March 3, 2016 Reading Time: 2 minutes

Internal migration – Americans moving from one area to another – has fallen significantly over the last three decades, according to my new research brief, released today by the American Institute for Economic Research.

Internal migration refers to moves made within a country, but over a long enough distance to change the economic conditions faced by the migrant. In the brief, I estimate moves made across county and state lines using measures from the Current Population Survey from 1981 to 2015, showing that internal migration has fallen by nearly half during this time period.

One reason this is an interesting economic topic is that it is not clear whether high or low rates of migration are better for the economy. Common sense, confirmed by research, suggests that many people move in an effort to improve their future employment and wage opportunities. So migration may be a good way to ensure efficient sorting of workers to labor markets and enhance productivity.

On the other hand, moving can be expensive, both financially and socially. Some economists suggest that cities in the United States are becoming more interconnected, such that regional differences are lessening and fewer people need to move, which would imply that declining migration is good.

This may be especially true when calculating value beyond productivity to people’s preferences. Moving, of course, is a decision not made always for economic reasons. In the CPS data, about one-third of people moving between states reported moving for what I categorized as “family-related” reasons. This fits with other research I have done, in which I studied individuals who had moved away from their home city and made a second move. In about one-third of those cases, the move was a return home, creating a pattern of “circular migration.”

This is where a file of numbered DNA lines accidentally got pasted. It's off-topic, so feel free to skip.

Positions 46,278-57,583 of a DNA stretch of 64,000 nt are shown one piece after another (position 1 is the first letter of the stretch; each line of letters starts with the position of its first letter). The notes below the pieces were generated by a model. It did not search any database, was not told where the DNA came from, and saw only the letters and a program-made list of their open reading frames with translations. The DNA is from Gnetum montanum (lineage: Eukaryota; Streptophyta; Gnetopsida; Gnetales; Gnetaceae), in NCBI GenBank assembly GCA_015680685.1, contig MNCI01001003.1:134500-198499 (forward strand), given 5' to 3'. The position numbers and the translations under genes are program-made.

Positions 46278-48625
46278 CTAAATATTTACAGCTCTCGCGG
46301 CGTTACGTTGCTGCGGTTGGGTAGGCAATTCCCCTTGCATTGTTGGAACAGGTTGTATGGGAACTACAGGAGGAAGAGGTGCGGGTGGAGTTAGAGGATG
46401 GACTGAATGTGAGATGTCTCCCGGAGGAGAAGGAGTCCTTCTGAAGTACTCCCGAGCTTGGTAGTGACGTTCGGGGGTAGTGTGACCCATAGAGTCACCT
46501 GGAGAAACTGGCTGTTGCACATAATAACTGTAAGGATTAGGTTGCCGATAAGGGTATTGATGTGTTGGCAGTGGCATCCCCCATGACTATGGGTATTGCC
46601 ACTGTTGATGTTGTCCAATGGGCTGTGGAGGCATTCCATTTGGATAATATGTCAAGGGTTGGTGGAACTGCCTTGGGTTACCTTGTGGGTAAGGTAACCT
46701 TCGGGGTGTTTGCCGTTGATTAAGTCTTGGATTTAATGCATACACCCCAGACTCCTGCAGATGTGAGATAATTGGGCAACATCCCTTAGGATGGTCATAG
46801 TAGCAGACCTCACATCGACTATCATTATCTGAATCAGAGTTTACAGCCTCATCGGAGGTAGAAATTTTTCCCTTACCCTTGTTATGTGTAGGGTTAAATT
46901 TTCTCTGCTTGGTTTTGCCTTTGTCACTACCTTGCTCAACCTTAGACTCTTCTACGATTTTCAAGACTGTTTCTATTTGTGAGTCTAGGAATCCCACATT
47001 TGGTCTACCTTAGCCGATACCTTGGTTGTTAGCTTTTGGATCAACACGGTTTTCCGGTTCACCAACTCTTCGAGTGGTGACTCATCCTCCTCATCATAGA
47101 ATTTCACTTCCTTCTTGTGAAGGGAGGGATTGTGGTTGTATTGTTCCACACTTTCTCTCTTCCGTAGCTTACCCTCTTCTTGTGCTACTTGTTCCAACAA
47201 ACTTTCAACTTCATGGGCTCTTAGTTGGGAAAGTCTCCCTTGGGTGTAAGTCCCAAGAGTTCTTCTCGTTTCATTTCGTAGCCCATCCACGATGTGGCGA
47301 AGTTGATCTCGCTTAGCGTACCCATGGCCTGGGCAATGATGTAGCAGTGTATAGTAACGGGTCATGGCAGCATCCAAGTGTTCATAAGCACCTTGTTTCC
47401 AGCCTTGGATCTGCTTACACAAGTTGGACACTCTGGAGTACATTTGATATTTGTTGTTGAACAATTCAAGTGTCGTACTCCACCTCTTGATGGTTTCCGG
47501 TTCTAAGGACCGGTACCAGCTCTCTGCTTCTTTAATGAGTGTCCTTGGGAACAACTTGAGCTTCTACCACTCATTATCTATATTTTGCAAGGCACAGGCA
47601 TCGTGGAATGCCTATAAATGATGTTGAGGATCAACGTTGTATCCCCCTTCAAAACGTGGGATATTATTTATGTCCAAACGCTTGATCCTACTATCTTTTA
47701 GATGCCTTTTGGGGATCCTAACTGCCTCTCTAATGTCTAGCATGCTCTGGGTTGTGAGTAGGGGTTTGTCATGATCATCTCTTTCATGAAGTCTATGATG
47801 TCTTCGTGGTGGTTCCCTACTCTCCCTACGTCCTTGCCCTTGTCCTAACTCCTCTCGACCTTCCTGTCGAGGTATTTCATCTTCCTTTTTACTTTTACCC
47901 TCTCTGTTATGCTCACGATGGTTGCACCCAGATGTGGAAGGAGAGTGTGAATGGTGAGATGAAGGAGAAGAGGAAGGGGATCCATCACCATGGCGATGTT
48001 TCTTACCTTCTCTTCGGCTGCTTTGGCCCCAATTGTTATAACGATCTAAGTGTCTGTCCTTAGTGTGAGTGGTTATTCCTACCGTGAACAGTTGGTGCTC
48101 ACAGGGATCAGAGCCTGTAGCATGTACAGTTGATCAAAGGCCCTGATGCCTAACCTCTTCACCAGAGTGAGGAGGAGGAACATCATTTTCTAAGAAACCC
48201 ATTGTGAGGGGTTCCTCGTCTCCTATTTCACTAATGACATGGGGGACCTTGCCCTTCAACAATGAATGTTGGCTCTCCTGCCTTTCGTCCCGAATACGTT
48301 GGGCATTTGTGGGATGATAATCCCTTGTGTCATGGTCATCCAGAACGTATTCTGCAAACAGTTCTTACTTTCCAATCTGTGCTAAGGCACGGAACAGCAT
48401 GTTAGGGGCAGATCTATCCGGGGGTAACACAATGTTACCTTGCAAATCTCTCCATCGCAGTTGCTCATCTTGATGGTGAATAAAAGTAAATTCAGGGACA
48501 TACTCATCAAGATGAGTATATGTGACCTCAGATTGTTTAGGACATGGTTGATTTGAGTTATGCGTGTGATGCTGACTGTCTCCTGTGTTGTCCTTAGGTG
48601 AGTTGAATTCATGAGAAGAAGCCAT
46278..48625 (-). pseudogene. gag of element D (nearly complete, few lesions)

If people are just searching for the best job, we don’t expect to see so many people to return to a labor market they’ve already left, but this pattern makes a lot of sense for people who are balancing work and family. Some people want to strike out on their own, but many prefer to stay near home. In a previous paper, I show that about half of college graduates and two-thirds of high school graduates make no moves between cities between 18-30, and I estimated that an average young adult is willing to forego over $10,000 per year to live in the same city as his parents. If cities are becoming more similar, then some people who would have had this circular migration pattern a generation ago won’t have to move at all, saving Americans a lot of time, money and energy.

On the way to cities becoming more similar, there still are differences among them; young people going off to college may want to look at our College Destinations Index.

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Patrick Coate, PhD

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